Wednesday, April 17, 2019

Free entertainment in Memphis, Tennessee


Memphis celebrates 200 years of culture, soul, music, food, and fun during its Bicentennial Celebration in 2019. If you've been thinking about visiting Memphis, this is the year to make it happen.
The entertainment district has something
for everyone.
South Main Arts District 
South Main Street
​Located along the trolley line on South Main Street in Downtown Memphis, this culturally-rich neighborhood is known for the historic Arcade restaurant and Orpheum Theatre, the National Civil Rights Museum, art galleries, murals, hip restaurants, a farmers market and trendy shops.


Cooper-Young Entertainment District
Cooper Street and Young Avenue
​Cooper-Young is an eclectic neighborhood and historic district in the Midtown area of Memphis, named for the intersection of Cooper Street and Young Avenue. Visit this walkable neighborhood for unique boutiques, an annual street festival in September, galleries, cool murals and specialty restaurants.
Lots of bike trails in Memphis
Court Square
Main Street between Corut Ave and Madison Ave
A wonderful park in the middle of Downtown Memphis. Come by every Thursday between 11 a.m. and 2 p.m. for a food truck round-up. You can explore the shops and vendors nearby or just relax on a bench by the square’s grand fountain.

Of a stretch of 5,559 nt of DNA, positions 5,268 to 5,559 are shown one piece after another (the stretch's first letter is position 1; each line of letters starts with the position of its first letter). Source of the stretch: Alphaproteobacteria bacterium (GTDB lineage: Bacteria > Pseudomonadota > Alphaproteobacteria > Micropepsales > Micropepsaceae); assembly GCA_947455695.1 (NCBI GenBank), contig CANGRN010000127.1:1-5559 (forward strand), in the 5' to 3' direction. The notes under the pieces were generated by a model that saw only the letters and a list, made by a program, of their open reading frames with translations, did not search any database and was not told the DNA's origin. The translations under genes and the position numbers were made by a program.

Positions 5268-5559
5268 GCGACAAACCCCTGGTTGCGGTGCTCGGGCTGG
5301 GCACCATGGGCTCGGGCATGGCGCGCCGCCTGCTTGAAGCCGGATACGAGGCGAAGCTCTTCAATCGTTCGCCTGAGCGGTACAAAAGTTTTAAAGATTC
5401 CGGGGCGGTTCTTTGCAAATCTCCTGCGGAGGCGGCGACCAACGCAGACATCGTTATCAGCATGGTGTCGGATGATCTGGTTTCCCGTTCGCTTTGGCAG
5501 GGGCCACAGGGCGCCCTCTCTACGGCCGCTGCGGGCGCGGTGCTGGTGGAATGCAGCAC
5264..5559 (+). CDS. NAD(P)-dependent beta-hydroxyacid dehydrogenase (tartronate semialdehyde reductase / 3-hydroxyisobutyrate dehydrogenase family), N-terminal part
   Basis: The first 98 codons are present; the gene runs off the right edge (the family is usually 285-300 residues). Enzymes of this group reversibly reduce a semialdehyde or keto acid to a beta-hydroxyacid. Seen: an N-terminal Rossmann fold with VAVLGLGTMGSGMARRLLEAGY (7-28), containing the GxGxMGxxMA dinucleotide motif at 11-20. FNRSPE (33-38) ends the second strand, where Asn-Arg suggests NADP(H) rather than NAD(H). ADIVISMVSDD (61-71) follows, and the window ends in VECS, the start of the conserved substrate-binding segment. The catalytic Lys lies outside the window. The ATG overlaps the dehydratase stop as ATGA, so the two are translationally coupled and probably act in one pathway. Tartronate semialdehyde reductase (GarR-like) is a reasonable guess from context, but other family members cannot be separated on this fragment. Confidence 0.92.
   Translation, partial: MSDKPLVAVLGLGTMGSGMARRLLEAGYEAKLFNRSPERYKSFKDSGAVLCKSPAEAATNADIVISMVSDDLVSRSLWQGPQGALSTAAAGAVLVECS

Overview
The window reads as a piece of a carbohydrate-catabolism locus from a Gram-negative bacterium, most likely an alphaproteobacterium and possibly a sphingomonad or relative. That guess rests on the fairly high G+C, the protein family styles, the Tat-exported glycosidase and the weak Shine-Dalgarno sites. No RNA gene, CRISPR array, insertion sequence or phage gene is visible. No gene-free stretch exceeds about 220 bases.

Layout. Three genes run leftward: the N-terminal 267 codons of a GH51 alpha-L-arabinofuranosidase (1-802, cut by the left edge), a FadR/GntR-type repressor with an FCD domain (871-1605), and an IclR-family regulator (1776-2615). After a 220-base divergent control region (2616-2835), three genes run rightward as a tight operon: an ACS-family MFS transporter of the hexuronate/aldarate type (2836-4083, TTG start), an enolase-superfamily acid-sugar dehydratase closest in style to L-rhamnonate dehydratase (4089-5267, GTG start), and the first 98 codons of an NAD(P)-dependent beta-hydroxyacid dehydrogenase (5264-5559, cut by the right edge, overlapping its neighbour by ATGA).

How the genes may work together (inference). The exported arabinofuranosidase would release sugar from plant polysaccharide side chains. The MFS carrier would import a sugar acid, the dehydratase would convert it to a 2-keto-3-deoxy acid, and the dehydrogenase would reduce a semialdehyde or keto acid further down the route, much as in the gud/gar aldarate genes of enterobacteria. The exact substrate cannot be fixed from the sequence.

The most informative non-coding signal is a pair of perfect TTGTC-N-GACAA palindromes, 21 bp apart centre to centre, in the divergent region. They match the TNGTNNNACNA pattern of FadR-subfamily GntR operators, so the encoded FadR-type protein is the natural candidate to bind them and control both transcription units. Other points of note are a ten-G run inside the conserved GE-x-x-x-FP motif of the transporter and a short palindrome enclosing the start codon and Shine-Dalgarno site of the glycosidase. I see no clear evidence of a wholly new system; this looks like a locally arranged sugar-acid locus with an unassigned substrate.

Listen to music on Beale Street.
Beale Street Entertainment District
Corner of 2nd Street and Beale Street
One of America's most famous streets, Beale Street is where W.C. Handy penned the first blues song and where you’ll find three blocks of restaurants, nightclubs, live music, museums and neon. Peruse the A. Schwab Dry Goods Store, follow the music Walk of Fame, see hundreds of motorcycles for Bike Night (every Wednesday night in the summer) or catch the Beale Street Flippers hand-springing down the street. 
Plentiful food and drink
Broad Avenue Arts District
Broad Avenue/Sam Cooper Boulevard between Hollywood and the railroad tracks
​Originally a suburban community on the rail line between Memphis and Raleigh, this district is today home to clothing, art and home decor shops, free art walks, murals, bike lanes and buzz-y restaurants.


Historic Collierville Town Square
Main Street Collierville